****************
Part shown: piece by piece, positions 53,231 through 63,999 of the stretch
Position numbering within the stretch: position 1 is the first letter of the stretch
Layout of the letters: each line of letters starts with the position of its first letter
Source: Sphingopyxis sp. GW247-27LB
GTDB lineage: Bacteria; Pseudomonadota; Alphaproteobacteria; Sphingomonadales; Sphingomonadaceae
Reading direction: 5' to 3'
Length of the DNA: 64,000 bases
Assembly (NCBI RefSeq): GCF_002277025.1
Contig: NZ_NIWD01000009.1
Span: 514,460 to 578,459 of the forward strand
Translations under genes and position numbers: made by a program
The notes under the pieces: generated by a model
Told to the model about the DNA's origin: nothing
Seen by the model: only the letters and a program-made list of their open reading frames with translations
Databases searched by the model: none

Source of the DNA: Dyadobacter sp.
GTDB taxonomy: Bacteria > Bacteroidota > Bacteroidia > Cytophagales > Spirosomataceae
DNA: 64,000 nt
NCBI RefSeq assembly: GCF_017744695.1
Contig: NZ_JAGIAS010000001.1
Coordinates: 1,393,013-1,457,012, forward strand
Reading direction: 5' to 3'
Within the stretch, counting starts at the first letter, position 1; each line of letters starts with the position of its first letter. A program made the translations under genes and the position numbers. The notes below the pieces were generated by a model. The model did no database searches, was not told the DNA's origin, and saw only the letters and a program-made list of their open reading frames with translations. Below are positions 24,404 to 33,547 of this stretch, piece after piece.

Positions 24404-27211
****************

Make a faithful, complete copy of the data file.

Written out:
Part shown: piece by piece, positions 53,231 through 63,999 of the stretch
Position numbering within the stretch: position 1 is the first letter of the stretch
Layout of the letters: each line of letters starts with the position of its first letter
Source: Sphingopyxis sp. GW247-27LB
GTDB lineage: Bacteria; Pseudomonadota; Alphaproteobacteria; Sphingomonadales; Sphingomonadaceae
Reading direction: 5' to 3'
Length of the DNA: 64,000 bases
Assembly (NCBI RefSeq): GCF_002277025.1
Contig: NZ_NIWD01000009.1
Span: 514,460 to 578,459 of the forward strand
Translations under genes and position numbers: made by a program
The notes under the pieces: generated by a model
Told to the model about the DNA's origin: nothing
Seen by the model: only the letters and a program-made list of their open reading frames with translations
Databases searched by the model: none

Source of the DNA: Dyadobacter sp.
GTDB taxonomy: Bacteria > Bacteroidota > Bacteroidia > Cytophagales > Spirosomataceae
DNA: 64,000 nt
NCBI RefSeq assembly: GCF_017744695.1
Contig: NZ_JAGIAS010000001.1
Coordinates: 1,393,013-1,457,012, forward strand
Reading direction: 5' to 3'
Within the stretch, counting starts at the first letter, position 1; each line of letters starts with the position of its first letter. A program made the translations under genes and the position numbers. The notes below the pieces were generated by a model. The model did no database searches, was not told the DNA's origin, and saw only the letters and a program-made list of their open reading frames with translations. Below are positions 24,404 to 33,547 of this stretch, piece after piece.

Positions 24404-27211